The desire to disconcert us or, at least, make us salivate with principles whose power lies in shocking or truly suggestive images, a custom that we greatly appreciate in this sixth season of Fear the walking dead (Robert Kirkman and Dave Erickson, since 2015), we also find him in the episode “USS Pennsylvania” (6×15).
What we see in slow motion, first with some hateful voice-overs and, later, staged in parallel, worries us if it is about the future; of the umpteenth realization of a possible dream broken by the usual cruelty in the world that has remained after the zombie apocalypse. And when the other scene gobbles up the spotlight and the cult conversation ends, the writers give a new knock about where the characters are.
But the prologue It does not end until the other part of the narrative axis returns and we discover that there was no flashforward here, but the preparation for the inevitable confrontation that is coming, with an almost epic tone very well supported by the percussion of the soundtrack of Danny Bensi and Saunder Jurriaans (American Gods), who replaced Paul Haslinger (Halt and Catch Fire) from season four of Fear the Walking Dead.
Another curious setting for ‘Fear the Walking Dead’
This way of narrating so conscious and measured It may not be appreciated by those who do not delve into cinematic mechanics, or refuse to do so in products such as The Walking Dead franchise (Frank Darabont and Angela Kang, since 2010); and they only see in this first spinoff series the same simple zombie offal horror. An absurdity.
On the other hand, in “USS Pennsylvania” they offer us one more of those different scenarios in which Fear the Walking Dead takes place at times. Let’s remember Celia Flores’s (Marlene Forte) Mexican farm, Thomas’s yacht Abigail (Dougray Scott), the Rosarito Hotel, the dam run by Lola Guerrero (Lisandra Tena), the amusement park from the “Buried” chapter (4×04 ) or the Wild West town of “Humbug’s Gulch” (5×03).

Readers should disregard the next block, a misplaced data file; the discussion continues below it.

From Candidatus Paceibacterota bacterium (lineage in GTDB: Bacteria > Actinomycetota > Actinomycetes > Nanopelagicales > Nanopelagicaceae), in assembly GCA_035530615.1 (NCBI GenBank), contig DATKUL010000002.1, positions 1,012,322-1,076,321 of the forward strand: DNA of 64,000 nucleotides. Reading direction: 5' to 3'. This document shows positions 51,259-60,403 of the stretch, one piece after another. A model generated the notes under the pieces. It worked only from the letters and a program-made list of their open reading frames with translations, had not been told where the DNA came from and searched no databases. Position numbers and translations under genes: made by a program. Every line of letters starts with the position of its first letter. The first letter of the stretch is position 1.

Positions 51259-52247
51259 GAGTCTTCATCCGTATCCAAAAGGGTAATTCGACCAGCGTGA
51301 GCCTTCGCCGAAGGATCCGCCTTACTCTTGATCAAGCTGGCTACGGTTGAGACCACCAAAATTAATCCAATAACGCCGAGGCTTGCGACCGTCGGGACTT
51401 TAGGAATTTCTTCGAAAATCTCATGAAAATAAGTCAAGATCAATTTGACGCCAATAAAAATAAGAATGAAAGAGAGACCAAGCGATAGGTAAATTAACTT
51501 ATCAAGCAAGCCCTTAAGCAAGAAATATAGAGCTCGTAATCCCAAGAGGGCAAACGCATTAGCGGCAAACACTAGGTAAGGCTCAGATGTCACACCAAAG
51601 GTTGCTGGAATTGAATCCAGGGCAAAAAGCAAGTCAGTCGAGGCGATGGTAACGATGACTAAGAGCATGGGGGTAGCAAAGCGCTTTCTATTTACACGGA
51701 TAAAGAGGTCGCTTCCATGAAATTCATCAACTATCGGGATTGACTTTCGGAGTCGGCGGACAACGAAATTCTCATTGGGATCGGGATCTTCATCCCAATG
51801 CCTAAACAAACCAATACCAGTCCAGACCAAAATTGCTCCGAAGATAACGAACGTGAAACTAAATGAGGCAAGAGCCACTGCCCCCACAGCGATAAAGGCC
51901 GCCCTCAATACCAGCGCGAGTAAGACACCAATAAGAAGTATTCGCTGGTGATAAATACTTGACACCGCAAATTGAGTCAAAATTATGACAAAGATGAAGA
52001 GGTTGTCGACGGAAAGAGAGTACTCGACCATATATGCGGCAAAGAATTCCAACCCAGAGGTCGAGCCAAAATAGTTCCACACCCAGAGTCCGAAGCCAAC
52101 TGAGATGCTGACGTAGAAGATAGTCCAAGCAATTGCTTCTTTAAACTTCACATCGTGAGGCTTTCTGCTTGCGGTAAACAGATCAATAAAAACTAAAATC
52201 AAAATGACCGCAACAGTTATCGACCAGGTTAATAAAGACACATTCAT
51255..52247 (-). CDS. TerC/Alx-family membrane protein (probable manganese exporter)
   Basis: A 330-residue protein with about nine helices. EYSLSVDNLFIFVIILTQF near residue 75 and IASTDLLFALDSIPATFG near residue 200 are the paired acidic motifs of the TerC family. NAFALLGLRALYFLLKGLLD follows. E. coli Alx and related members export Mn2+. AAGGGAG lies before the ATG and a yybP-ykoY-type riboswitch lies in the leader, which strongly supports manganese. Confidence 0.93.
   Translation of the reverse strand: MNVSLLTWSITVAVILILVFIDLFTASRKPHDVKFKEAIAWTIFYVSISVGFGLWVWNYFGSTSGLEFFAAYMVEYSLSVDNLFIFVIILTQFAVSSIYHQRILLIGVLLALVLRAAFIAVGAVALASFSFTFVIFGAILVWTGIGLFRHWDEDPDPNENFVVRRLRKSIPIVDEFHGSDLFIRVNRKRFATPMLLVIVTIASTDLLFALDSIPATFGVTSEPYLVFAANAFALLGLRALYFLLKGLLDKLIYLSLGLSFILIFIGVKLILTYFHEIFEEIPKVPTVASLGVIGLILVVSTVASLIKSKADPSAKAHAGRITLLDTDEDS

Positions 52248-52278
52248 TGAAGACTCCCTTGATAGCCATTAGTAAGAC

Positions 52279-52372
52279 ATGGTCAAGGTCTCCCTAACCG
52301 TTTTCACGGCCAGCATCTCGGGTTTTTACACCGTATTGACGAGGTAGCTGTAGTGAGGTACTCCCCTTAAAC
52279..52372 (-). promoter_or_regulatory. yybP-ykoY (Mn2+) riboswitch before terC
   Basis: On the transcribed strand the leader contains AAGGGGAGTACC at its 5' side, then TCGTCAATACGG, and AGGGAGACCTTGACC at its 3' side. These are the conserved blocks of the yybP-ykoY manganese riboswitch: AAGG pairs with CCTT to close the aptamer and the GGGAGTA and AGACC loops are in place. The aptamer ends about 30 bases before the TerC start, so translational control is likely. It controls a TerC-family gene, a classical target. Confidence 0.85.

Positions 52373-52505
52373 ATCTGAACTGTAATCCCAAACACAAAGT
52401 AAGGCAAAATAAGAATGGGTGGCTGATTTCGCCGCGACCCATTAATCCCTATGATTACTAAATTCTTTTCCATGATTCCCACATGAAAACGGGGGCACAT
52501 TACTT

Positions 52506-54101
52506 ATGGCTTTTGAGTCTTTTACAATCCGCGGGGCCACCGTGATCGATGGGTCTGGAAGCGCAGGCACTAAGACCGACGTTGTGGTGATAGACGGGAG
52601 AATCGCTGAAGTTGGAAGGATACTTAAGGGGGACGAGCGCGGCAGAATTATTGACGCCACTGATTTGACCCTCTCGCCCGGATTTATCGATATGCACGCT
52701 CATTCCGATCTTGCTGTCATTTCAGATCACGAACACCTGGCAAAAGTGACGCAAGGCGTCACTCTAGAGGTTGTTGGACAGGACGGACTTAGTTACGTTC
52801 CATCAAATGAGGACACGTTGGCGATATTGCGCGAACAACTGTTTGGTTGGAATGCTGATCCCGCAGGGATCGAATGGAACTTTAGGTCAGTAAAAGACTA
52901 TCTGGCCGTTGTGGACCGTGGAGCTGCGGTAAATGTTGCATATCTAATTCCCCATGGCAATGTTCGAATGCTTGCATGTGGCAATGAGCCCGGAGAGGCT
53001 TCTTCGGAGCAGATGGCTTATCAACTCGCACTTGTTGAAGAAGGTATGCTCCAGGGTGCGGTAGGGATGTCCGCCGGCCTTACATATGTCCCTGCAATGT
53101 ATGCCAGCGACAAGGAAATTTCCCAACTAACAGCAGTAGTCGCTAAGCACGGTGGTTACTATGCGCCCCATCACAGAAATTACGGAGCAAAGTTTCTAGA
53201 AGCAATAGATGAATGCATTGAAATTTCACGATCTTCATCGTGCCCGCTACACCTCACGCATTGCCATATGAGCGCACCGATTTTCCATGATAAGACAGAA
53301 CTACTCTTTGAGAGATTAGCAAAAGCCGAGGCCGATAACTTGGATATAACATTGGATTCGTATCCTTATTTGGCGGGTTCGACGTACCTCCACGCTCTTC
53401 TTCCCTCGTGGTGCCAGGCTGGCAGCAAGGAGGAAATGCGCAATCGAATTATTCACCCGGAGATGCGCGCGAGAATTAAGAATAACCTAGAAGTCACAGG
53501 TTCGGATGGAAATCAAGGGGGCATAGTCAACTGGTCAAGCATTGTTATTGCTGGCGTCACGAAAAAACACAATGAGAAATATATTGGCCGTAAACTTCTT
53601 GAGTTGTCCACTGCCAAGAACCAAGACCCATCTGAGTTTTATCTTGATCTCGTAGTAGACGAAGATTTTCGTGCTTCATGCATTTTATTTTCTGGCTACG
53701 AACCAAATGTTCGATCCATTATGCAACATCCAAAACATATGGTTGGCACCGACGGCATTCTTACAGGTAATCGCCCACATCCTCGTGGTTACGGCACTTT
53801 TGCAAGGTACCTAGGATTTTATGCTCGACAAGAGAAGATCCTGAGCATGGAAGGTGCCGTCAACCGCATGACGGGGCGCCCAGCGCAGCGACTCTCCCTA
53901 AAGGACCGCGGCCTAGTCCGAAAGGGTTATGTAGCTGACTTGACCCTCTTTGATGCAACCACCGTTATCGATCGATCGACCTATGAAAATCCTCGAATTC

Now joined by a nuclear submarine and its dark nautical atmosphere so much the taste of that extraordinary television fiction that is The X-Files (Chris Carter, since 1993). Although perhaps the lighting and coloring of John S. Bartley’s photography in this one were more seductive than those of Jalaludin Trautmann (The Walking Dead).
An aimless character
Director Heather Cappiello (Blue Bloods) repeats her job after the refreshing episode “Handle with Care” (6×10), but the result is not so defensible after the good prologue, and not because of her.
It seems that the showrunners Andrew Chambliss and Ian Godlberg and the screenwriters on duty, Nazrin Choudhury and Nick Bernardone, responsible for the librettos of “Welcome to the Club” (6×02) and “In Dreams” (6×12), the one, and of the from “Leave What You Don’t” (5×13), “Things Left to Do” (6×09) and “JD” (6×13), the other, they have not known how to take advantage of the space offered by the submarine full of zombies to provide us with a journey of greater interest and tension. So this episode of Fear the Walking Dead Barely moves between two extremes, the beginning and the climax, of audiovisual and dramatic lucidity.
For this reason, the tribulations of the main characters do not concern us as much as they should, and a terrible turn in the behavior of the most cunning of this series produced by the AMC involves certain likelihood issues, as if they had fallen with him in a drift without a determined course and did not know how to correct his confused trajectory.
“USS Pennsylvania” presents us, however, with one moment tasty between John Dorie Sr. (Keith Carradine) and the dangerously insane Teddy Maddox (John Glover), an anticipatory crumb of a vibrant Western head-to-head we hope to enjoy in the future. If there is such a thing as the events unfold in this chapter of Fear the Walking Dead, which could affect the entire zombie franchise.